Sneed, who prefers not to share many of his methods and innovations for fear of giving away too many hard-earned secrets, notes that pollen harvesting has little in common with growing corn or soybeans. For starters, there isn’t any equipment commercially available for pollen harvest.
Instead, Sneed designed and built two of his own machines. Employing a special vacuum and pollen collection system, one is a self-propelled machine used for grasses and weeds, while the other resembles a high-crop sprayer with row units.
Tree pollen, meanwhile, is collected with the aid of two bucket trucks. In a typical year, pollens are collected from varieties such as oak, hickory, walnut, cottonwood, mulberry and sycamore in the areas in and around Sedalia.
“With some tree pollens, you only have hours, rather than days, to hand-pick the pollen-bearing catkins,” he says, describing the slim, cylindrical clusters found on trees and certain shrubs during pollination. “The catkins are then brought back to the farm and placed in a greenhouse where they’ll drop the pollen on their own in a controlled environment, so we can vacuum it up from there.”
Even after the pollen is collected, there is still plenty of work to be done. Bags of pollen are first taken to Sneed’s on-farm laboratory, where the material is dried under controlled temperature and humidity, and cleaned via numerous passes through finer and finer sieves.
And Sneed is talking fine! Ragweed, for example, can produce more than a million grains of pollen per plant, per day—each about one-fourth the width of a human hair and covered with tiny spikes that help it hold on, for instance, when it reaches the nasal cavity of an allergy sufferer. Because of its size, such pollen can also remain airborne for days and travel hundreds of miles, affecting people well outside the area where it originates. It’s little wonder ragweed alone causes about half of all cases of pollen-associated allergic rhinitis in North America.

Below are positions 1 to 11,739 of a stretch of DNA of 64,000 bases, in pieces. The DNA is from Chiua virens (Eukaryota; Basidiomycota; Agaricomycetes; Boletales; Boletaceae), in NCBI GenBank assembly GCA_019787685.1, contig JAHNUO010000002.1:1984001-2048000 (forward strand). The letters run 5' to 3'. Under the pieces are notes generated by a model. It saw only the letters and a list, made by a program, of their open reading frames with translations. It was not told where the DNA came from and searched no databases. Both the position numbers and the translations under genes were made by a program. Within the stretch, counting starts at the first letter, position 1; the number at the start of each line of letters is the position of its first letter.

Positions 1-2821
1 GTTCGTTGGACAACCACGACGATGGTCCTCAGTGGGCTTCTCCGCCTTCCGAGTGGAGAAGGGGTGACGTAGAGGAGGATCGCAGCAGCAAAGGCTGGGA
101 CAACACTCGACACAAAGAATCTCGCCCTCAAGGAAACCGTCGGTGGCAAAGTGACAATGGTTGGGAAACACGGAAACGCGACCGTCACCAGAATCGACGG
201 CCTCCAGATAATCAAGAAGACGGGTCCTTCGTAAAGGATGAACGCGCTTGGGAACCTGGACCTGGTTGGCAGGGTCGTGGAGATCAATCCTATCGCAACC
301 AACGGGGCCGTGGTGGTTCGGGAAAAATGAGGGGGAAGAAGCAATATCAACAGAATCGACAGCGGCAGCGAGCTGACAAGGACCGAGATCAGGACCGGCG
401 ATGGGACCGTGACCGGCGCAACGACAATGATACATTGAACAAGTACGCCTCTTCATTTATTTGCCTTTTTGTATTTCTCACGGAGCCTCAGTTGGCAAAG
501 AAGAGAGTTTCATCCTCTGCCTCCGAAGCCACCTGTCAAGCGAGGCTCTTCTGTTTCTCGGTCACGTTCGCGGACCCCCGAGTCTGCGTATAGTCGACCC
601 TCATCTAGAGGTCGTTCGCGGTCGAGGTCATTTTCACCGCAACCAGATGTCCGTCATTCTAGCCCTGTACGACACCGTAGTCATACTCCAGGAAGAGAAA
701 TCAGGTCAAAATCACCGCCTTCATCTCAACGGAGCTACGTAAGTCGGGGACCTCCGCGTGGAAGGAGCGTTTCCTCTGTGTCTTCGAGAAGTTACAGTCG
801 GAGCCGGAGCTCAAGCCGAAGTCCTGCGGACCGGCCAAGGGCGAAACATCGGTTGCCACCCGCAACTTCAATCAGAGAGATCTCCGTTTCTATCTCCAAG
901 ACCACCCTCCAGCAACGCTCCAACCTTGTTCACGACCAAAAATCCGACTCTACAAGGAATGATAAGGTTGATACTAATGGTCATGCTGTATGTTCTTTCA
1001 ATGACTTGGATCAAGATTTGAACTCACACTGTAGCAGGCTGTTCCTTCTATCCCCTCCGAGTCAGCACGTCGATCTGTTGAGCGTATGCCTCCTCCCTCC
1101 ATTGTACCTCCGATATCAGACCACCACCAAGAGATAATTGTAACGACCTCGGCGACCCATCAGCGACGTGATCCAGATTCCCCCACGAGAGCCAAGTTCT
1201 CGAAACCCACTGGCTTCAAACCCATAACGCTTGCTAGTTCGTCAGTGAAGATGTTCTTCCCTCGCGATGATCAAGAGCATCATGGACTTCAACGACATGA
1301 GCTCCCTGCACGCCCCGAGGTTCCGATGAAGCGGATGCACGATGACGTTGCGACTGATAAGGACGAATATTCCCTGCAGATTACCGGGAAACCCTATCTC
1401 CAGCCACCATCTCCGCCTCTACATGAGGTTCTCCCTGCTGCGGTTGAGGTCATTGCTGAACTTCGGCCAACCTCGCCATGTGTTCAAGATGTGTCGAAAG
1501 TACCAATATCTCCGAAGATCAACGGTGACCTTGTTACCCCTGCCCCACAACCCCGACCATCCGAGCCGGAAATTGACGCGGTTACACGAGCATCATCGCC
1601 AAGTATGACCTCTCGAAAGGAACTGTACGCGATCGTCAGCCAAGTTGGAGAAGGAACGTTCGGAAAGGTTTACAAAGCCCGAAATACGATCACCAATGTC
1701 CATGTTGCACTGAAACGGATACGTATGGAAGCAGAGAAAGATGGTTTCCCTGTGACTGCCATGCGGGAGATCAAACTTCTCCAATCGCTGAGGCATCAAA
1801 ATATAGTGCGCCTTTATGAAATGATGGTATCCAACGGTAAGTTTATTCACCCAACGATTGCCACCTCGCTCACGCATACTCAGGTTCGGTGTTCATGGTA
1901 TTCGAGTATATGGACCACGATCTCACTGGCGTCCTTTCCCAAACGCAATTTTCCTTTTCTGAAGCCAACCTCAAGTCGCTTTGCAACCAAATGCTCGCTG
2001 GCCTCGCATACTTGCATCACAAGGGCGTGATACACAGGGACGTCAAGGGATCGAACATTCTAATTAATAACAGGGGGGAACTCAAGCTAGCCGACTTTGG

Once the pollen has been screened and sifted, often with the aid of more vacuuming, it goes to another room where Sneed checks the purity with a microscope. Assuming it passes the final check, it’s bottled in pint, quart or gallon jars for shipment. Just as it is with any crop, the weather and rainfall often affect the yield.
“In the meantime, we have to keep records for the FDA on everything from harvest date and time, to weather conditions, temperature and humidity,” says Sneed. “We also have audit visits from our buyers who will inspect and approve our facility to assure we are in compliance with standards set by FDA.
“In addition, we are required to maintain separate cleaning rooms within the lab for cleaning each species of pollen. In fact, it’s not unusual to spend more time cleaning pollen and filling out forms than harvesting the pollen itself.
“It’s not something we get rich off of,” Sneed concludes, noting that his wife also works off the farm to help pay bills. “And rainy days aren’t for going to the coffee shop. There’s always something else to do … whether it’s cleaning and screening pollen or working on equipment.”